Monday, 23 April 2007


I’ve been accused of being heartless more than once on here but how can a story like this do anything but break your heart? I’ve always advocated the position that if you’ve thought it out and see no other way then you have every right to take your own life - but what do you know when you’re 16? It’s such a sad situation that it’s almost beyond explanation but this isn’t an isolated incident - the only reason we’re reading about in the papers is because the girls were declared missing in the first place. Hundreds of teenagers take their own lives around the country every year and but for a handful of them you’d never know. It’s all very well to waffle on about the road toll but there doesn’t seem to be much publicity about this other than the papers putting some farcical “Call Lifeline” message at the bottom of any suicide related story they run.

This is not completely uneducated commentary. I was sorely tempted to do myself in every day from 15 to my early 20’s. Not in a teenage cry for help way either. The only thing was I could never bring myself to do it - it all seemed too gruesome and the idea of being found like that did nothing for me, not to mention the people you leave behind. If you have to do it then do it but you should at least consider the prospect that the grief you’re suffering in life will be passed on to your loved ones many times over once you’re gone. But for a few momentary losses of plot in the last few years I think I’ve beaten it now but sadly there are at least two girls who will never know whether or not things were going to get better.

Finally it’s wonderful to see societies bandwagon jumpers climbing on board the fact that the two girls were something resembling emo and using it to run some bullshit line about dangerous subcultures and cults. The Age, at least, gives this line of thinking no respect whatsoever.

While mystery surrounds the apparent suicide pact of Melbourne teenagers Stephanie Gestier and Jodie Gater, attempts to blame the ‘emo’ subculture - based on overtly emotional and angst-ridden rock and its punk-gothic fashion - appear baseless.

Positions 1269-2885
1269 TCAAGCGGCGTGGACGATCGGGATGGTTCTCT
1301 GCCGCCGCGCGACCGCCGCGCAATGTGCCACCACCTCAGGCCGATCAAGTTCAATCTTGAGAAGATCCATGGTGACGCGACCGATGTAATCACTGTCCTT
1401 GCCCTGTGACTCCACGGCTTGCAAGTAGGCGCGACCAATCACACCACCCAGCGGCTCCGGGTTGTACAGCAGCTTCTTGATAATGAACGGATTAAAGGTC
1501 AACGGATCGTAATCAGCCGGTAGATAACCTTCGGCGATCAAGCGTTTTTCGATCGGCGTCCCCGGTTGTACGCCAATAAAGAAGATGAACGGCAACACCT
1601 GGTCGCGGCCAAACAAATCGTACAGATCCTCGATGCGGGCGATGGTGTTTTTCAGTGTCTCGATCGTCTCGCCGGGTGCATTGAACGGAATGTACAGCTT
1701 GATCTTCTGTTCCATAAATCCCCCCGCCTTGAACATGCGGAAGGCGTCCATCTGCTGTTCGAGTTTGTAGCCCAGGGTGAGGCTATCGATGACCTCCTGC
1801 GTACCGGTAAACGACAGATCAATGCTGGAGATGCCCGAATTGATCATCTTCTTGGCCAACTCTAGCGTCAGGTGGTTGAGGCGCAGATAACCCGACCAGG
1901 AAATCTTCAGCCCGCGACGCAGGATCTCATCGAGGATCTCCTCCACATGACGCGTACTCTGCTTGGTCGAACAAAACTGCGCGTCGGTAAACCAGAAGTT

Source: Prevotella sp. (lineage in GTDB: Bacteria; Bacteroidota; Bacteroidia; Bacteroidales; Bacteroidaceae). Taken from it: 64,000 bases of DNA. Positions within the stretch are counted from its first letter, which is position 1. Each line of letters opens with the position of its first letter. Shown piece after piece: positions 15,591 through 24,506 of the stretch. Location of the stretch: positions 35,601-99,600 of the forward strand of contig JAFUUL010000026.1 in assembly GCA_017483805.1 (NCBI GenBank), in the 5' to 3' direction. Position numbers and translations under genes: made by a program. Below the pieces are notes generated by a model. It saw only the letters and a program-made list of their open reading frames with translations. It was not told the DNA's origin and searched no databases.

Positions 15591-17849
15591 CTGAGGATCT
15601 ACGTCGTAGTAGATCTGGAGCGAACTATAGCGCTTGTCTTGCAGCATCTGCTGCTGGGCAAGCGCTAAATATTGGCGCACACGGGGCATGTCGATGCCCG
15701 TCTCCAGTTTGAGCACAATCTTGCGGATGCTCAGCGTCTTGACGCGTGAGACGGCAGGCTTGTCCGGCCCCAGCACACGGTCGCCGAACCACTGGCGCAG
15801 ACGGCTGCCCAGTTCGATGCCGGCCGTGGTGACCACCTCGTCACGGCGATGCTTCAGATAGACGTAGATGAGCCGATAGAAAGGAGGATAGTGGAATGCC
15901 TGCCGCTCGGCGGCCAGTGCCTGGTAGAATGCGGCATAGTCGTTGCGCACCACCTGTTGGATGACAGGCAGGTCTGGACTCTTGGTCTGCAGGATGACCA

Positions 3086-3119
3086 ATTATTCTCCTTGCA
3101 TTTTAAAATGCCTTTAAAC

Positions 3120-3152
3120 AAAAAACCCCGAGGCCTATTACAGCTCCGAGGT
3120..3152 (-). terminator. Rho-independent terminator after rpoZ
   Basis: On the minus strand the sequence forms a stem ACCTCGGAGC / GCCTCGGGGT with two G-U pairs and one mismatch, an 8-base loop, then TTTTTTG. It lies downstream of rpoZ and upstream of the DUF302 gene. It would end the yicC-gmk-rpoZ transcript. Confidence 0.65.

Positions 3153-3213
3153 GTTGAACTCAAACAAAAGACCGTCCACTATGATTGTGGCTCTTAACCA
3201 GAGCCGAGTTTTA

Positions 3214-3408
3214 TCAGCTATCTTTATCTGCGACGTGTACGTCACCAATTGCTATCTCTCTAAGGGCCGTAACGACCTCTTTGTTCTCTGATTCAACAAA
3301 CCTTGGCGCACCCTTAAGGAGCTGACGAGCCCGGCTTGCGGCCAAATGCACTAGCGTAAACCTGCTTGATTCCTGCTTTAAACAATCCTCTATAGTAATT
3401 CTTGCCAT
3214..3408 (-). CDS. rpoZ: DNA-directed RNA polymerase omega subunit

You can see households all over the nation where people who have absolutely no idea are sitting around going “we must stop this emo!” “these emo people are killing our kids!” In fact I’ll bet you any money that as we speak the producers of both Today Tonight and A Current Affair are sitting around trying to work out some way to paint kids on the steps of Flinders Street Station as a threat to national security in a story that “no parent can afford to miss”. Dogs.

Having debunked the “Zomg it’s emo!” myth it’s a shame then that The Age can’t show a bit more respect and insist on having a prominent link to one of the girl’s MySpace pages. Any danger of letting the poor girl rest without giving strangers the opportunity to perform the cyber equivalent of rummaging through her possessions after her death? Reprinting the tributes from her friends is some of the tackiest ‘journalism’ I’ve seen. The link is right there in the article I’m reading but damned if I’m going to click it and join in the grim rubbernecking. The person responsible for posting that link and anyone who clicks of it should be ashamed of themselves.

Wonderful world isn’t it?

UPDATE - The sick fucks who are searching for pictures and info about these girls on google are worse than anyone. Take a good hard look at yourself you fucks.

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